You’d be hard pressed to recognize Longstem Buckwheat as a member of the Eriogonum family in the spring. Instead of the more familiar, hard and spiky, needle-ish leaves characteristic of most California buckwheats, Eriogonum elongatum’s leaves are broad, soft and fleshy. Then there are those white, snaky “longstems” that emerge in late spring and summer, reaching up and out as if they’re about to grab something. It isn’t until the late summer, when the flower buds along these stems start to bloom, that it actually looks like a buckwheat, with tiny, pearlescent cream-to-pale pink flowers clustered in small, spherical clumps.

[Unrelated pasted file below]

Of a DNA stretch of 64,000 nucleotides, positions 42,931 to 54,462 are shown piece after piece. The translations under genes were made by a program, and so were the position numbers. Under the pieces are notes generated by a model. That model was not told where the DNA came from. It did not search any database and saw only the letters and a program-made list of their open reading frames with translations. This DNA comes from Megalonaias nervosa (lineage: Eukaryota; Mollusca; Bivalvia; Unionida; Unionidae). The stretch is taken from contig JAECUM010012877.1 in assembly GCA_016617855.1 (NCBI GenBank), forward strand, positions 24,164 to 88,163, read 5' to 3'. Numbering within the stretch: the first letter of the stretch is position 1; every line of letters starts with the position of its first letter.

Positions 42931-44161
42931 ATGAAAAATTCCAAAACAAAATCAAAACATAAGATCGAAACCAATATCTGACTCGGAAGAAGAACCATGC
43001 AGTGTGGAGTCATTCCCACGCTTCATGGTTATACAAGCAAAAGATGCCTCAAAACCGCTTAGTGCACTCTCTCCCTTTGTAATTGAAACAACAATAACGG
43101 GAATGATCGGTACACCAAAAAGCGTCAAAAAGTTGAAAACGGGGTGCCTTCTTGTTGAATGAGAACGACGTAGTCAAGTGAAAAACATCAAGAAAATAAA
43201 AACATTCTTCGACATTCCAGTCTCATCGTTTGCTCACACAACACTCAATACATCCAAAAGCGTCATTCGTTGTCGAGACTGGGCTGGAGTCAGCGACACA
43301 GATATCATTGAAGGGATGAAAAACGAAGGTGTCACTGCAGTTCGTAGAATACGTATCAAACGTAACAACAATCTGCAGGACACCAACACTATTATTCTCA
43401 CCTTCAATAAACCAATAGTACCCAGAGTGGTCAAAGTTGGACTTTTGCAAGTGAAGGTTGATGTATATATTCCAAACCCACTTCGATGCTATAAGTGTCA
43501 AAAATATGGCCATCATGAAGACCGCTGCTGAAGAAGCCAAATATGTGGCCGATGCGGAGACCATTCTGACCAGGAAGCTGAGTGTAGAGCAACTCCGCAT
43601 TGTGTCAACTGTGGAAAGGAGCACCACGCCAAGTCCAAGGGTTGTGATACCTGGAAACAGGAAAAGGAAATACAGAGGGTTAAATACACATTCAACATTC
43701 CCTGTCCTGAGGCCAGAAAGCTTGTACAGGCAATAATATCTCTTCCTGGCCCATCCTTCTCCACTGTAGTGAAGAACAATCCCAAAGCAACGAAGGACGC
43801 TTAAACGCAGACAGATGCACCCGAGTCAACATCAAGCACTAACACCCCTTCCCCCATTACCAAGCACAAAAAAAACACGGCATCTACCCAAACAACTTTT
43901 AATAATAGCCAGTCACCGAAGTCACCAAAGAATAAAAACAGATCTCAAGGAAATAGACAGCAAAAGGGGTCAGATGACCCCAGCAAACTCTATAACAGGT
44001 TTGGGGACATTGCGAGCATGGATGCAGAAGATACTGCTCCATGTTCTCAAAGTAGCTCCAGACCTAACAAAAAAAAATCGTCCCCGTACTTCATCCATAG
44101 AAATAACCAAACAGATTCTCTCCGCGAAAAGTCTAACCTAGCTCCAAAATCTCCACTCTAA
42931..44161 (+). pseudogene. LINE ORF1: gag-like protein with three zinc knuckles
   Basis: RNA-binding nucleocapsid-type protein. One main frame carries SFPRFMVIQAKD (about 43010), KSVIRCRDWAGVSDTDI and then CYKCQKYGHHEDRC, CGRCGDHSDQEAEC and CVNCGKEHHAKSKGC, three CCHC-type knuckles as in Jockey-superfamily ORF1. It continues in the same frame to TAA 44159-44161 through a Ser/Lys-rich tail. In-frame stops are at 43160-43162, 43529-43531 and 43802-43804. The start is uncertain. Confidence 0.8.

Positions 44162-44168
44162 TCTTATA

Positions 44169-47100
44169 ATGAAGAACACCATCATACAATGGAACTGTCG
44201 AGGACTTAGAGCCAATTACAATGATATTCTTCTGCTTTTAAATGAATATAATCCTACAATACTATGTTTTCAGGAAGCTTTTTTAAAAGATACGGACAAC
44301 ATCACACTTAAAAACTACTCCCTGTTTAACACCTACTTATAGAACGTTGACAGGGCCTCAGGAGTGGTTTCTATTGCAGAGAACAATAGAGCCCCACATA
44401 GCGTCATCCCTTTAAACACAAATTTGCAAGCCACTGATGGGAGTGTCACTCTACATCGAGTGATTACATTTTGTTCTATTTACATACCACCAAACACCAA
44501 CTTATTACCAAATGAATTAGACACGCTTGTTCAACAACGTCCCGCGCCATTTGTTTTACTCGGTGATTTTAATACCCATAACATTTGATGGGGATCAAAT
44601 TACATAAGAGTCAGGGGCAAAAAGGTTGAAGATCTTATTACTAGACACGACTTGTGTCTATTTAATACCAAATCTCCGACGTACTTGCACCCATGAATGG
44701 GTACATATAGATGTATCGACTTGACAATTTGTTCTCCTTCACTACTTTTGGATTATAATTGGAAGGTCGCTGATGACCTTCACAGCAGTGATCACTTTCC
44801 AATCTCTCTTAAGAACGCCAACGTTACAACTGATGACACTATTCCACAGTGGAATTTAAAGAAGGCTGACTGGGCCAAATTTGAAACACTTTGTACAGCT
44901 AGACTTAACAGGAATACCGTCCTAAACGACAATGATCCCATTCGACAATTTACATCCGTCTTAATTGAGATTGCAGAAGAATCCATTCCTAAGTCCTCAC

And it is those flowers that are, perhaps, the best reason to include this under-appreciated habitat plant in your garden. Long after the other Eriogonum species in your garden have finished flowering, Longstem Buckwheat will just be getting started. It’ll reliably supply a wide range of pollinators with sustenance from late summer through the end of fall – even into the beginning of winter – when they need it most.
Longstem Buckewheat is happiest in punishingly hot, full sun exposures and dry, rocky soil. Don’t bother watering it after it’s established. Just cut it back after flowering in late fall (if you can wait that long) to about 6-9” stubs. With a little rain or supplemental water, it’ll quickly respond with a flush of new leaves, starting the whole intriguing cycle over again.